Salsa sponsored rider Jay Petervary called in with an update from Anvik, on the Iditarod Trail, this afternoon. Here’s what JayP had to say about the his ride toward Nome aboard Blackborow thus far…
The overland trail is what we’re all scared about before leaving McGrath, but I felt it was just time to leave. It was kind of grinding, but after about 40 miles I knew it was going to be okay.
Got to Ophir, which is really an old homesteader ghost town until the Iditarod comes through, then folks go out there to hang out and party and watch the dogs come through. I got there and knocked on the door and happened to know the four guys that were there. They asked if I was alone, and I said yes, and then asked me if I wanted King Crab legs. No kidding. So, I ate a bunch and then they stuffed me into a heated cabin. So that was a nice way to end that day.
A trap line set along the trail…
Further down the trail there’s a split in the trail and a trail marker sign. That always sort of tells you how the trail is going to be and the next 20 miles through the woods were amazing. But as soon as I broke out of the woods into the open, it started to change with a fair bit of drifting and a blown over trail.
It has kind of been like riding by braille. The Iditarod trail markers haven’t come through yet so I’m kind of beholden to the snow machine trails from whoever has gone by recently. I have to go where they go, and in general they are always heading in roughly the proper direction. It has actually been okay, just some soft riding at times.
When I made it to Moose Creek cabin I cooked a bunch of my food and pounded pretty much as much of it as I could because I knew my drop bag would be at Iditarod, just 15 miles up the trail.
But I got to Iditarod and there weren’t any drop bags there yet. It was supposed to be an air drop but it must not have happened. Or hadn’t happened yet. No one there had seen a bunch of canvas bags lying in the snow.
The guys at the cabin knew it was 50 miles to the next place, Shageluk, where I should have my next drop bag, so they cooked me up a bunch of bacon and gave me some cookies. I know to never turn down food on the Iditarod trail regardless of timetable.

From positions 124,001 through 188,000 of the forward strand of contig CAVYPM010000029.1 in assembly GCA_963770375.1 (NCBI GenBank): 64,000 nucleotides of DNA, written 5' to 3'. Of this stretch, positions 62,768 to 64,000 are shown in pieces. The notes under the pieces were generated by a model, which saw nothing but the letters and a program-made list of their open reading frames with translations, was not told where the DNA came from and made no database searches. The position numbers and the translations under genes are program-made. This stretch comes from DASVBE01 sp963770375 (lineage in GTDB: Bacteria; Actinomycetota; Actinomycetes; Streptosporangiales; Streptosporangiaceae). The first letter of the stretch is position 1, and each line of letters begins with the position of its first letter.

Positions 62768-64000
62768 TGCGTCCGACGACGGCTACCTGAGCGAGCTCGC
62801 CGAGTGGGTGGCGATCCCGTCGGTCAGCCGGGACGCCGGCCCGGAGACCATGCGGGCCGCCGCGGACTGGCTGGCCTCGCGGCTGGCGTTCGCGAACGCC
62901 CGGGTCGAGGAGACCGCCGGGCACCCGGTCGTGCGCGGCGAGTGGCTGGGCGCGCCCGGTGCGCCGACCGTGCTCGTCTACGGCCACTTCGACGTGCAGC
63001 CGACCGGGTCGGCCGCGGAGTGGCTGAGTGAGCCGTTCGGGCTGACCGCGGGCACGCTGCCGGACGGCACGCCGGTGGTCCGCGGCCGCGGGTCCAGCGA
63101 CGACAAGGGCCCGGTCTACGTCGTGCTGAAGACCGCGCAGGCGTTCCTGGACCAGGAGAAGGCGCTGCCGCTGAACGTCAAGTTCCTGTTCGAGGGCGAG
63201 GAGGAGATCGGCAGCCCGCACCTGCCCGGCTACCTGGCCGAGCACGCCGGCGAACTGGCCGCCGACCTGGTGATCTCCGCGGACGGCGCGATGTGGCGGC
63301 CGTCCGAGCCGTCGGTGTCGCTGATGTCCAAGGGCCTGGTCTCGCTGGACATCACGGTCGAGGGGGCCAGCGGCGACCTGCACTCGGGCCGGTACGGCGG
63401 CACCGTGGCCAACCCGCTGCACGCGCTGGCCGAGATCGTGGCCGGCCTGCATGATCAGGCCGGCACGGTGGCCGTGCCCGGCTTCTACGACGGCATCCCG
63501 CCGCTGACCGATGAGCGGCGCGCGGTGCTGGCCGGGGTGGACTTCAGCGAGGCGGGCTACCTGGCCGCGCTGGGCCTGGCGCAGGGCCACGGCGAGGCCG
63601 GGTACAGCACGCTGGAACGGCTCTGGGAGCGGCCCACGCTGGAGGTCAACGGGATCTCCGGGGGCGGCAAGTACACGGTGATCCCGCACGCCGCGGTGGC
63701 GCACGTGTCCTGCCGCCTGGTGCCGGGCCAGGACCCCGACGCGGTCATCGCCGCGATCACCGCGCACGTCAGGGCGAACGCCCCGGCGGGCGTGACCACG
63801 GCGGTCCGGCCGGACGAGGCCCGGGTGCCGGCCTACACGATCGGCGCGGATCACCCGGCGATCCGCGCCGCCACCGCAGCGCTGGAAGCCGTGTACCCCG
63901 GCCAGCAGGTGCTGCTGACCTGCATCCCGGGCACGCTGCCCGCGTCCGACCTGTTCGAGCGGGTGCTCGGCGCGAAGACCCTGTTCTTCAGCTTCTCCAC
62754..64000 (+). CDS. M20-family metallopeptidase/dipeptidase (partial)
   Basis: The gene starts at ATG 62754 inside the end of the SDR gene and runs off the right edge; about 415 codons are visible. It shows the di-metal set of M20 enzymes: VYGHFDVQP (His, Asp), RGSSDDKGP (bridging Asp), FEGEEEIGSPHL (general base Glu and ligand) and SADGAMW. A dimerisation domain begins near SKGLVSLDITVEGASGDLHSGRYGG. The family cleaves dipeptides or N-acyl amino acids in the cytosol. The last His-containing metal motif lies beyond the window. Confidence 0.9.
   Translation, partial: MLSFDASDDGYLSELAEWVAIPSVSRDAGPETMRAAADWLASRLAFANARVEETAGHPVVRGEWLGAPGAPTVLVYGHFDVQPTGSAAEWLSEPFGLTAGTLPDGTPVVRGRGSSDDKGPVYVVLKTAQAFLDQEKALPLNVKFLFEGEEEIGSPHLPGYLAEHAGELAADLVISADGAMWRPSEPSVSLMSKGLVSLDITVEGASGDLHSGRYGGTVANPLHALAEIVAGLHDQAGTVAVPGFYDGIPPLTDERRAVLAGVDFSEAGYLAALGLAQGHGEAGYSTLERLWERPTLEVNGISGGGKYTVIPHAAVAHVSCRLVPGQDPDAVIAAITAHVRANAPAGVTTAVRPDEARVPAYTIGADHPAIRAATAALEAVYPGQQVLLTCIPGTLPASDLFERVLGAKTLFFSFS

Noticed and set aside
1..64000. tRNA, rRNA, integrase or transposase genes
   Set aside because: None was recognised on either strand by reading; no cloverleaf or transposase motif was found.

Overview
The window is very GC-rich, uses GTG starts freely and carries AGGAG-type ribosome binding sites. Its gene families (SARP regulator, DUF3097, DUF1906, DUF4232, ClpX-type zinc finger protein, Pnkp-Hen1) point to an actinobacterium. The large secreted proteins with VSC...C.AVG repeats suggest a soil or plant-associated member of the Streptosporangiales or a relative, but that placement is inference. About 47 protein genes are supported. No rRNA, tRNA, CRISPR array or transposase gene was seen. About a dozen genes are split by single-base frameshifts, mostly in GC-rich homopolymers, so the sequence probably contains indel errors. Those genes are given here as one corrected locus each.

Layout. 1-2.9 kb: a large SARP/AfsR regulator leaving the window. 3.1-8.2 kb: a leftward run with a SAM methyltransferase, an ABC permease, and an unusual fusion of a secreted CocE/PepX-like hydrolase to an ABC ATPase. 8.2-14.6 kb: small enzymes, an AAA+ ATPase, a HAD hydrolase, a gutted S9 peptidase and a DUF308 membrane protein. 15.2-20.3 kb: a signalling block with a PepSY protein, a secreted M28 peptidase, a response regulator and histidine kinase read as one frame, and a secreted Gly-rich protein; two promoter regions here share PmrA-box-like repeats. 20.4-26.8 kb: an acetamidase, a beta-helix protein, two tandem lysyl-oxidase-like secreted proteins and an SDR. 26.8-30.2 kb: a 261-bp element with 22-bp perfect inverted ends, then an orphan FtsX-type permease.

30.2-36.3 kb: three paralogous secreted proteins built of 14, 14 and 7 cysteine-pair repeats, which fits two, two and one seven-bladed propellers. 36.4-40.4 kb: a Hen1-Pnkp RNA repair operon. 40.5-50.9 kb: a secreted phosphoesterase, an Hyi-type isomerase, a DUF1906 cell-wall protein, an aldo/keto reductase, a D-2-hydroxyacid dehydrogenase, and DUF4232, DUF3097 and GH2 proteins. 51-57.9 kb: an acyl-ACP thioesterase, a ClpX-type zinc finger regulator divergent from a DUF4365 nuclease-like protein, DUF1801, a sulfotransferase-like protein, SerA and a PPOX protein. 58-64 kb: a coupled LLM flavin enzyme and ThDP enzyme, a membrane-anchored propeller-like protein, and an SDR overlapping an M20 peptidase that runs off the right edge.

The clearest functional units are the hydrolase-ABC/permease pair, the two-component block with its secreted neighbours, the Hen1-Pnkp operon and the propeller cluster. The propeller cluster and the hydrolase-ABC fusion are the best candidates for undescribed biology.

It wound up being a long day, but I had enough food to get to Shageluk. I called the post master but once again my food drop wasn’t there so she opened up the store for me and I got what I could before continuing on.
Now I’m in Anvik and it is 20 miles to the next drop in Grayling, so I called up there and checked with the post office to see if they have my drop box as I really need that drop as it has a lot of necessary non-consumables, like batteries. I don’t have any more batteries left at this point. They say they have my drop box but I’m hoping they are really checking as there is another Jay, Jay Cable, on the trail this year too.
I really need that drop because after that it is really 120 miles of Yukon river travel after that with no chance of resupply. I really need that drop box.
It snowed last night pretty hard, but I don’t know if it is the Blackborow or not, and sure I did some pushing, but I also rode some really crap, chundered up snow. I might not have been moving much faster than walking speed some of the time, but riding the trail, even at that speed, is way easier than walking and pushing.
I’ve seen Phil Hofstetter a couple times when he’s arriving and I’m heading out and he keeps telling me that I’m riding way more trail than he is.
In most years, by this time I would have fallen a zillion times leaving snow angels off the trail but I think I’ve done it only twice thus far this trip. The longer wheel base seems to be helping but I’m still trying to figure out what all is going on.
Part of it is that the weight distribution is helping too. The bike doesn’t sway on me. Usually, the ITI load on my handlebars makes it very difficult to stand up move the bike from side to side. But on the Blackborow, I’ve got no load on my handlebars, the weight of my gear is spread throughout the bike, and I can stand up and rock the bike.
Whether I ever see the ITI trail breakers or not will really depend on my pace. I may never see them this year. The last time I rode to Nome with Jeff Oatley, we saw them a couple days before we made it to Nome. The first dog team finished the day after we got there.
It’s been a warm trip from McGrath thus far. Too warm. It has me worried a bit about overflow on the Yukon. Even last night I was seeing some dark spots in the snow and that gets concerning. It is literally 30 degrees out right now. It isn’t a good temperature to be doing this in. I’m doing everything I can to stay hydrated.
All in all, I feel pretty good with my resupply box up the road and it doesn’t seem to have snowed anymore since I got here. I’ve been eating and sleeping a bunch so I’m strong on the trail. That’s letting me enjoy it and not just have my head down working.
I’ll check in again from somewhere up the trail a bit further.
Share this post: Tweet
"I do not train,” Jay Petervary says. “I ride my bike a lot because I love to!" Jay first discovered cycling post-college, but was immediately prepping for a 500km multi-sport event. He’s logged many races in 18 years, everything from cross-country mountain bike to a cross-the-country time trial. Nowadays he rides for adventure, the longer the better.